Retirement Planning: Secure Your Financial Future

Most people look forward to enjoying the rewards of their hard work in retirement.

Unfortunately, too many families are unprepared with studies showing that almost half of American households have no retirement savings1 and 39% of American households are at risk of being unable to maintain their pre-retirement standard of living in retirement2.

Even the top 5% of income workers3 who are currently positioned to meet their retirement spending requirements will need a plan, as greater wealth can lead to greater complexity, including the need to integrate your financial, retirement and estate planning for future generations.

Whatever your level of wealth and retirement readiness, the key is to take control and have a plan. If you are in the early stages of your career, starting now will empower retirement readiness later. If you’ve fallen behind, it’s never too late to get back on track.

We’ve outlined answers to common questions about retirement so you can take action to secure your financial future.

A retirement plan is the process of accumulating enough money to live comfortably once you stop working. It includes defining your goals, risk tolerance and desired lifestyle, estimating your future expenses and income requirements, and establishing a long-term savings and investing strategy to ensure financial security during your retirement years.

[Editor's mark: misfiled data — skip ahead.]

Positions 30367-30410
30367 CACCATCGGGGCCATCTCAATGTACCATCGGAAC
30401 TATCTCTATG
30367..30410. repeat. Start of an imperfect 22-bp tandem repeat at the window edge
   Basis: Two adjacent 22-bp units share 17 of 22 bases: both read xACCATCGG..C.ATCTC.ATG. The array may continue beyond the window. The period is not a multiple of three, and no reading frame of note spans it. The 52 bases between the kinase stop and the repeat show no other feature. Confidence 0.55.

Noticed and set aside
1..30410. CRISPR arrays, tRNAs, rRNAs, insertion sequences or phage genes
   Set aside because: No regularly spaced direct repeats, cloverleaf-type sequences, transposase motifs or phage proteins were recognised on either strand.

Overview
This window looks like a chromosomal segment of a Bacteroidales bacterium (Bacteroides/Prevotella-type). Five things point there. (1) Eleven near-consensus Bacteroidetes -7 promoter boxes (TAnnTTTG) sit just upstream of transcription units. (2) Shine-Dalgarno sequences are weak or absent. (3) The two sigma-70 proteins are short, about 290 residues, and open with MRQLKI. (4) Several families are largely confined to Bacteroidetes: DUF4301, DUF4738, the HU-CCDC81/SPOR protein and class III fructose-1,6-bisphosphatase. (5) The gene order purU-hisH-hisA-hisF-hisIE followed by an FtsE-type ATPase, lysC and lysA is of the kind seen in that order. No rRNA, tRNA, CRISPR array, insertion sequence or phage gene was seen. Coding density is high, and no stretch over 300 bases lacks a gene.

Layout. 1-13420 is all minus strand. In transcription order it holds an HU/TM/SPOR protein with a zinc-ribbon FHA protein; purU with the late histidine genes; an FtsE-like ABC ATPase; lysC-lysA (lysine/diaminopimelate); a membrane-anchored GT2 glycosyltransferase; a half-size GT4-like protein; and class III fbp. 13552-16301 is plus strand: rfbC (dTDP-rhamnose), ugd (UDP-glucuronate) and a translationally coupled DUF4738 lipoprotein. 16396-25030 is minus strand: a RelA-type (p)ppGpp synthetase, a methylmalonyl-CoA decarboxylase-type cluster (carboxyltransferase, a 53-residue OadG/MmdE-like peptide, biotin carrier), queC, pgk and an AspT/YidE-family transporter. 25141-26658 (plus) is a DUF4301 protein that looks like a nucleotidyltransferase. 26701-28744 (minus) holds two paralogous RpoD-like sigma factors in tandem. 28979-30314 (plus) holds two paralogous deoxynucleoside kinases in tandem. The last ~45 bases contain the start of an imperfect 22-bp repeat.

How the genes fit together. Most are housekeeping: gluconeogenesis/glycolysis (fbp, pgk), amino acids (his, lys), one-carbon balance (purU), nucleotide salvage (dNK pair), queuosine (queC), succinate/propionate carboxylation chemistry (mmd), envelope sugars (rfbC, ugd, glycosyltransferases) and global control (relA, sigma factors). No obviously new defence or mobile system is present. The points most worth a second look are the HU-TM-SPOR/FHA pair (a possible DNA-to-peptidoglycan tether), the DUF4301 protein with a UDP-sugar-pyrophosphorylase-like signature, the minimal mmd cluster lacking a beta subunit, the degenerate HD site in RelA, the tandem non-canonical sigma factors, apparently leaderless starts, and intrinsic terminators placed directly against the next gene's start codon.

Your plan will evolve with your age and life circumstances and must cover everything from how you will pay for essentials (home, food, healthcare, etc.) to family needs and emergencies to personal and social interests (travel, golf, favorite charities, etc.).

While there is no magic formula, different organizations offer various rules of thumb. For example, the Employee Benefits Security Administration suggests that people save 70 to 90 percent of their pre-retirement annual income to maintain their current standard of living4. Fidelity guides people to save at least 15% of their income annually for retirement5.

The reality is your retirement plan – and number – will be personal to you, based on your goals, age, lifestyle, location, health, and more. The objective is to develop a reasonable estimate of how much money you will need to save to achieve your desired lifestyle.

For example, younger investors can take more risks with investments and capitalize on decades of compounding by investing early—or earning returns on both your original investment and previous returns. Pre-retirees who are underprepared will likely need to adjust their strategy to save more and get on track. Successful retirees who have accumulated more than they will spend in their lifetime can consider more aggressive estate planning, gifting, and investment approaches to create generational wealth.

Regardless of your situation, we recommend you start early and get professional advice to help design a plan specific to your needs so you can enjoy a comfortable retirement.

Most retirees will need to plan beyond their bank accounts and expected social security benefits if they want to secure their desired standard of living in retirement.

There are many ways to accumulate retirement savings, including tax-advantaged employer-sponsored plans, Traditional and Roth IRAs, and Health Savings Accounts (HSAs); some retirees may also have pension plans, profit-sharing plans and more.